Their attractiveness is based on estimates of their growth potential.
CHICAGO - Following the biggest surge in takeovers of restaurant and coffee companies since the last recession, Krispy Kreme Doughnuts Inc. and Jamba Inc. could be next on the menu.
Acquisitions of U.S. restaurant, tea and coffee companies from Peet's Coffee & Tea Inc. to Teavana Holdings Inc. reached $6.1 billion last year, the highest level since 2008, according to data compiled by Bloomberg. Deals are on the rise as sales growth at coffee and snack shops are forecast to outpace fast-food chains through 2017, data from IBISWorld Inc. show. Since Joh. A. Benckiser Group announced plans Dec. 17 to buy Caribou Coffee Co., Krispy Kreme shares have climbed 21 percent to the highest in more than five years, while Jamba rose 19 percent.
Krispy Kreme, which introduced a new coffee lineup in 2011, and Jamba, the smoothie maker projected to post its first profit since 2005 this year, may be targeted for their well-known brand names and the chance to expand into grocery and mass retail stores, said B. Riley & Co. and Pacific Management Consulting Group.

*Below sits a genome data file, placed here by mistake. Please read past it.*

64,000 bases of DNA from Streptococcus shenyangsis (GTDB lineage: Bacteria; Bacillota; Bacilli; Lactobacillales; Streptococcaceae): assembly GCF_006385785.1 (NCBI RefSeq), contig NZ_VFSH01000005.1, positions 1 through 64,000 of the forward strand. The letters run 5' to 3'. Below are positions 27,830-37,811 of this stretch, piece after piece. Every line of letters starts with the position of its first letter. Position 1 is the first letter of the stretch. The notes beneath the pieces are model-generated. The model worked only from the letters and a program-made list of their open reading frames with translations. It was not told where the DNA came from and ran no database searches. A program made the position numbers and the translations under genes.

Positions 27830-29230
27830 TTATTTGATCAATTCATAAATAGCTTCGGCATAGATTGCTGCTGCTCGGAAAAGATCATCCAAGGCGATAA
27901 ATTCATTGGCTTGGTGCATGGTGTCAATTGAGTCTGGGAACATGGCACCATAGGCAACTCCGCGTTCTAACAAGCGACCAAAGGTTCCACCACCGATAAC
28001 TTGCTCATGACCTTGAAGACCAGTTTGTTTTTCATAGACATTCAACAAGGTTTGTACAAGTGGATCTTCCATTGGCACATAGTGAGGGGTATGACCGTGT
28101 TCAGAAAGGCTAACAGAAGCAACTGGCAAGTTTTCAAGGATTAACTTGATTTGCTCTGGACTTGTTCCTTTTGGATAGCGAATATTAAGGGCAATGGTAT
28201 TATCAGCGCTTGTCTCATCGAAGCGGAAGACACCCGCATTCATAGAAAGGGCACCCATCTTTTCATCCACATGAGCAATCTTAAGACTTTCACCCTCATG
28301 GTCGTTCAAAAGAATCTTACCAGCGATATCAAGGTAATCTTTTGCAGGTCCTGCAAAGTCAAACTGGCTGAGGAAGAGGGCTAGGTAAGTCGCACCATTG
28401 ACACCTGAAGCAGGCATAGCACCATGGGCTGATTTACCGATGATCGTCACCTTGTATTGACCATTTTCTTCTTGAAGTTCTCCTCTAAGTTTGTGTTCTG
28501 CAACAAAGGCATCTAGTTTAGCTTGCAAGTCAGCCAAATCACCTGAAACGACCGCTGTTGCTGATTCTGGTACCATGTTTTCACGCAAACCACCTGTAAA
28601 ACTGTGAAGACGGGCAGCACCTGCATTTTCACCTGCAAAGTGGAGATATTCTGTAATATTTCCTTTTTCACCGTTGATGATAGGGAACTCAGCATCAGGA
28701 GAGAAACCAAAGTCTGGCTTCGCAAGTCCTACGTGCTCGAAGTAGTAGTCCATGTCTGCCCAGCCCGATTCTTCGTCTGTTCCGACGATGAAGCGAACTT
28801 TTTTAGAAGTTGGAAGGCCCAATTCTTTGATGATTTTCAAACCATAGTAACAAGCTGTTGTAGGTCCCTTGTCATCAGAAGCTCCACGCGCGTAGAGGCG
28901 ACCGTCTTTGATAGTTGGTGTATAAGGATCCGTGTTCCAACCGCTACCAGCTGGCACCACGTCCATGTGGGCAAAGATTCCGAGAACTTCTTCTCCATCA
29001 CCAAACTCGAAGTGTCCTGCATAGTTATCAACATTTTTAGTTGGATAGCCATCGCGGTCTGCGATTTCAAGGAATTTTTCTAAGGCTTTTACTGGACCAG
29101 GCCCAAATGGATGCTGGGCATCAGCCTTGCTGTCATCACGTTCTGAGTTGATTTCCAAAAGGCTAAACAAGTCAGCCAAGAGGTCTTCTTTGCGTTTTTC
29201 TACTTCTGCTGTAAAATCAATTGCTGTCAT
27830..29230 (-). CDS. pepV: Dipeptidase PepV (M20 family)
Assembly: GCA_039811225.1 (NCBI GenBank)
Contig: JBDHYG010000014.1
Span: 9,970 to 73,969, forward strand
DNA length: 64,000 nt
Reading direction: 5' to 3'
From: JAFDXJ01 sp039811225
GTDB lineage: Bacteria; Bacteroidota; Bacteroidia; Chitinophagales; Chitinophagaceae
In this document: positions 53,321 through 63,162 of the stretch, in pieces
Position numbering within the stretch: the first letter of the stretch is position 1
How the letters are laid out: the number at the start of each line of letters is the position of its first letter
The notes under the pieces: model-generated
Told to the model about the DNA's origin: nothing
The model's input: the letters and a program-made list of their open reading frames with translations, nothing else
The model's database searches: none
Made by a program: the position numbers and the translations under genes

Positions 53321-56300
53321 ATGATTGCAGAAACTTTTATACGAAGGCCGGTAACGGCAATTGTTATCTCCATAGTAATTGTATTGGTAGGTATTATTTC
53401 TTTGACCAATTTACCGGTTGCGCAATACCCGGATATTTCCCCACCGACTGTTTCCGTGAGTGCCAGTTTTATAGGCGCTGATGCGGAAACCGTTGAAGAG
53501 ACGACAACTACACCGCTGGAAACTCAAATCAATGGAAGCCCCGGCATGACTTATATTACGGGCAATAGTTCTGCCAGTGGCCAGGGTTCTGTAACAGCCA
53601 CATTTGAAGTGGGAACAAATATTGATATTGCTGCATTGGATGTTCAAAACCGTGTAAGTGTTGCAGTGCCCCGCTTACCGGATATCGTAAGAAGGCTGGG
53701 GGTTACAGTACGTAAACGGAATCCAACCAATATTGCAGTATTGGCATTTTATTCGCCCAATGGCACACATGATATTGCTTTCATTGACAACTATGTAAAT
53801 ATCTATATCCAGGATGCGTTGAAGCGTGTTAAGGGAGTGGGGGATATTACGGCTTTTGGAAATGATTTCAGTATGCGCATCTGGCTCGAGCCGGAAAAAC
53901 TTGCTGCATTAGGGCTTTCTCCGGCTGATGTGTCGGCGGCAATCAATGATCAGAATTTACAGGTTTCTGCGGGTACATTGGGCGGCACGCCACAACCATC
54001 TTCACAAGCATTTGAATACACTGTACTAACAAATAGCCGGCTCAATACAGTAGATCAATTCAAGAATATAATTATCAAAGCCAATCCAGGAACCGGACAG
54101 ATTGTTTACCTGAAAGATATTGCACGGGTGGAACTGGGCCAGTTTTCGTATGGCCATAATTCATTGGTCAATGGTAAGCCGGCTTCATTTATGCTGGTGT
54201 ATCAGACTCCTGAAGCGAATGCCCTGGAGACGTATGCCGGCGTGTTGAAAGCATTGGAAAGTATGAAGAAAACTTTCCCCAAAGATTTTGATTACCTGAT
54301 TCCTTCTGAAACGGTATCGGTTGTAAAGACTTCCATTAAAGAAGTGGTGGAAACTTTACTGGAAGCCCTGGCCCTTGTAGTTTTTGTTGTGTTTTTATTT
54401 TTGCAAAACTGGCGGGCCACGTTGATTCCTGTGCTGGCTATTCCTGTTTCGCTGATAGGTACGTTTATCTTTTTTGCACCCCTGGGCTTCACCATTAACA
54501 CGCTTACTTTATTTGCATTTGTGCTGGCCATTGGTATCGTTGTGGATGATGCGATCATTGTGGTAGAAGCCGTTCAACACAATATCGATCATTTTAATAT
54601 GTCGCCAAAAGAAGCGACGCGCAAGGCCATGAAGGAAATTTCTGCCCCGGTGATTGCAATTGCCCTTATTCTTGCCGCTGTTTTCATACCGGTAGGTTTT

Even after Krispy Kreme shares climbed 43 percent in a year, the doughnut seller still trades at a lower earnings multiple than 97 percent of U.S. restaurants valued at more than $100 million, data compiled by Bloomberg show.
"They're iconic brands and it takes forever to build that brand equity," Conrad Lyon, an analyst at Los Angeles-based B. Riley, said in a telephone interview. "To be able to write a check and add that to your portfolio is probably pretty attractive."
Brian Little, spokesman for Winston-Salem, N.C.-based Krispy Kreme, and Matt Lindberg, spokesman for Emeryville, Calif.-based Jamba, declined to comment.
In addition to its pending $340 million purchase of Caribou, Benckiser also acquired Peet's last year for about $1 billion. Starbucks Corp.'s $620 million takeover of Teavana was disclosed in November and completed last week.
Those acquisitions helped push industry takeovers last year to the highest since 2008, when deals peaked at $7.5 billion.
Sales at coffee, hot-beverage and doughnut chains are outpacing fast-food revenue as on-the-go consumers shift to snacks instead of full restaurant meals, according to June and July reports from IBISWorld. Coffee and snack shop sales are forecast to increase 4 percent annually to $33.9 billion in 2017, compared with growth of 1.9 percent a year for fast-food chains, the Santa Monica, Calif.-based researcher said.